Dumfries House, Ayrshire, Scotland
Dumfries House was designed in the 1750’s by the Adam brothers, Robert and James. They were known for creating the ‘Adam style’ of neo-classical architecture that replaced Palladian styling, popular during that time.
Dumfries House was commissioned by William Crichton Dalrymple, the 5th Earl of Dumfries, a military man who inherited his title upon the death of his mother. A year after the Adam brothers began construction of the building, the Earl’s wife passed away and from that point the interiors were lavishly decorated in the highest fashions to attract a new wife that would produce him an heir.
As Dumfries fell into disrepair in the early 2000’s, the house, it’s priceless furniture and works of art were set to be auctioned. The property and estate were saved in 2007 by HRH Prince Charles, who set about raising funds to restore Dumfries House to it’s former glory, safe-guarding it’s unique collection of furniture by Thomas Chippendale.
The story of the restoration of Dumfries House can be read here on Architectural Digest.
The Family Bedroom
The Chippendale Mahogany bed was designed for The 5th Earl of Dumfries personally, by Thomas Chippendale. The wood carvings on the bed are said to promote fertility. The windowed Earl spared no expense on the bed in his quest to attract a new parter and produce an heir.
The bed was originally hung with “18 yards of green silk & worsted damask”. The design used in the restoration was taken from remaining fragments discovered on a chair in the house and is thought to be the original covering. The same design is used in The Blue Drawing Room and The Family Parlour.
The blue colouring is taken from Duff House, Scotland and is also at The National Trust property, Stourhead, Wiltshire.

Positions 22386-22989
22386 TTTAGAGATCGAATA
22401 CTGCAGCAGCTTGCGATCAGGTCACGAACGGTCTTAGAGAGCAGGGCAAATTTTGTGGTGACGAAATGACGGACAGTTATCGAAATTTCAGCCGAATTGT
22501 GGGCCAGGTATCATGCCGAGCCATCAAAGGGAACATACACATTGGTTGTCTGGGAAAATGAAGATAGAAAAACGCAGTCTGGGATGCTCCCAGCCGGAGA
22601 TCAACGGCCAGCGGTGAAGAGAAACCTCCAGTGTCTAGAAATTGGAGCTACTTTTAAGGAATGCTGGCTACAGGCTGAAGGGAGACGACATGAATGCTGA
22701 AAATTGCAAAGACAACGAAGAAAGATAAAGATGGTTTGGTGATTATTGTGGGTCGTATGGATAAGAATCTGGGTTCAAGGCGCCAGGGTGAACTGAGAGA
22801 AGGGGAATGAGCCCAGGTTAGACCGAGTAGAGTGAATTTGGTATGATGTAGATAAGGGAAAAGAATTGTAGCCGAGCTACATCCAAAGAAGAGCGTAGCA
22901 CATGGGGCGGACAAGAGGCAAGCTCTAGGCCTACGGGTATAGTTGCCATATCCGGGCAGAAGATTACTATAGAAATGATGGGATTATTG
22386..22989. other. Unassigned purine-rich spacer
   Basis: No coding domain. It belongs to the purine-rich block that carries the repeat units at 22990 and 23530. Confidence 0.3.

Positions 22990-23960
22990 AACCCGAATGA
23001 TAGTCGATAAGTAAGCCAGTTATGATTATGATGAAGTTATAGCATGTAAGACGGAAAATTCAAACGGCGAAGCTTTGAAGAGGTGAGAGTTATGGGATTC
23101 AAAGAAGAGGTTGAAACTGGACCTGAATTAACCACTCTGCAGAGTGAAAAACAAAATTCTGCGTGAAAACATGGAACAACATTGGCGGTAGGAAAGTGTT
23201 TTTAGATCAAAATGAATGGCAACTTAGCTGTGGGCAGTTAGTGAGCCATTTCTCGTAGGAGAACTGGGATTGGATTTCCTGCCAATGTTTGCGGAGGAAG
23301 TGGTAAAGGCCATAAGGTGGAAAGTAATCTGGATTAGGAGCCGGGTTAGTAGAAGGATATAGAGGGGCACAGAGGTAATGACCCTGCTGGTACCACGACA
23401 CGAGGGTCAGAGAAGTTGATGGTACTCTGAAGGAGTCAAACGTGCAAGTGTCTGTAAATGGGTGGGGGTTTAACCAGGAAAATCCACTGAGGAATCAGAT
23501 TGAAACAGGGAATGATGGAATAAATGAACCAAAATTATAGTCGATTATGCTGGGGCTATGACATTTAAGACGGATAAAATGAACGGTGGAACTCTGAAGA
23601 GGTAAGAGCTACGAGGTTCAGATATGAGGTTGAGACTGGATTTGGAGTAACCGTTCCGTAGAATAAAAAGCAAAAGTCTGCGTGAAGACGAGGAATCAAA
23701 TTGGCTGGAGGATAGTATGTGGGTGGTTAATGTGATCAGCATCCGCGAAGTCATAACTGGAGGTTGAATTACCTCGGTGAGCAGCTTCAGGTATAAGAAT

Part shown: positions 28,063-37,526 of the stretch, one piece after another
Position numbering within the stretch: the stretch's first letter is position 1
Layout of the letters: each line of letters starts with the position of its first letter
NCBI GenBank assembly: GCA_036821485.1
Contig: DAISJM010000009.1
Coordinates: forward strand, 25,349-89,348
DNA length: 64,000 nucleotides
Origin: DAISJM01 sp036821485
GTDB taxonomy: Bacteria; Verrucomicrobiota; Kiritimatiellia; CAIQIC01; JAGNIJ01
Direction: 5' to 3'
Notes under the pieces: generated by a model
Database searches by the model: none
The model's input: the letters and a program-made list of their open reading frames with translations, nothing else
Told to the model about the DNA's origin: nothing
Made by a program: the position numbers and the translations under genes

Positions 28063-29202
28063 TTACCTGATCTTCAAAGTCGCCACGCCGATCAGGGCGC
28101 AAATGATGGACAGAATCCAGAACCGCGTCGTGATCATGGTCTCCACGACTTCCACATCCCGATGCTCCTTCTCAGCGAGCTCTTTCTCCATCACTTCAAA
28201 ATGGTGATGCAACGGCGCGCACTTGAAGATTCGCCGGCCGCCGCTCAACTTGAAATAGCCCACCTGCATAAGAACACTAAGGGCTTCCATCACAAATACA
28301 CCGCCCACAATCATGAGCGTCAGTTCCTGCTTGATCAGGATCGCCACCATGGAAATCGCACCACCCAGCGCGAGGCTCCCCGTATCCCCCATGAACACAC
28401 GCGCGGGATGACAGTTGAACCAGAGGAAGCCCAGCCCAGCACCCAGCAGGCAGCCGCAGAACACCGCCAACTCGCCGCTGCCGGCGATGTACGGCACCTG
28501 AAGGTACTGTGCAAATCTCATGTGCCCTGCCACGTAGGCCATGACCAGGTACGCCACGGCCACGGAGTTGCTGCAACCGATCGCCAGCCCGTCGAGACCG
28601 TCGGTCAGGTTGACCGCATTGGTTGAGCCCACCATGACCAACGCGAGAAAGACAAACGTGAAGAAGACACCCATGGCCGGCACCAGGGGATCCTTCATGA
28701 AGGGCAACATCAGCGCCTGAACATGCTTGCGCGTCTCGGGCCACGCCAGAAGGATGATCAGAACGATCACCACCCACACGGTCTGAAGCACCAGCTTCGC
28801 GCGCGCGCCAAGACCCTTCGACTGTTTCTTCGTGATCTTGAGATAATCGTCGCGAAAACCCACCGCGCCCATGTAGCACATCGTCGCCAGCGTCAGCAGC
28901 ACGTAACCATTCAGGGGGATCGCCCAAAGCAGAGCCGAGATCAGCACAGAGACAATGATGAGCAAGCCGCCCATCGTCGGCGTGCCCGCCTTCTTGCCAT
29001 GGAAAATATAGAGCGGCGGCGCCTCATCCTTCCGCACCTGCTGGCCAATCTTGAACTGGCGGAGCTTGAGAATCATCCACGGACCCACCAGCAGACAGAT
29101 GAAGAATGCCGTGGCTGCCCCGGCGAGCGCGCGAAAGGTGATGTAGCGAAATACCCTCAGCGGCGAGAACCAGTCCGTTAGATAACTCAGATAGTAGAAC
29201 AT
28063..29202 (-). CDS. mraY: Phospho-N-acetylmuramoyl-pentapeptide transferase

Project reference: 2133
The Blue Drawing Room
Humphries Weaving pieced together the design for The Blue Drawing Room, The Family Bedchamber and The Family Parlour from remaining fragments discovered on a chair from the house that was thought to be the original covering. The design was also found in the Humphries archive and redrawn to recreate the original design.
The damask in pure silk for festoon curtains and upholstery is woven narrow width, to accurately replicate the historical importance of the fabric. The blue colouring is taken from Duff House, Scotland and Stourhead, Wiltshire (National Trust).
Project reference: 2133
The Family Parlour
The Family Parlour, also known as the Yellow Drawing Room, uses the same design as that of the Blue Drawing Room and Chippendale Bed in The Family Bedroom.
The redrawing of the design was a challenging process as there was very little of the pattern remaining on the original chairs in the house. The same design was found in the Humphries Weaving archive, allowing the design to be accurately redrawn at the historically recognised narrow width of 21 inches.
The rich, brilliant historical yellow shade was researched by renowned textile historian Annabel Westman and is used for seat furniture and festoon curtains in the room.
Project reference: 2154
The Dining Room
A two colour damask was woven in a silk and cotton construction, in crimson and beige tones.
The original late 18th century style ribbon and bow design was redrawn in the intended scale. The colour was toned down under the direction of respected interior designer David Mlinaric, to prevent overpowering the original elaborate wool trimmings that were restored and reused in the scheme.
Project reference: 2134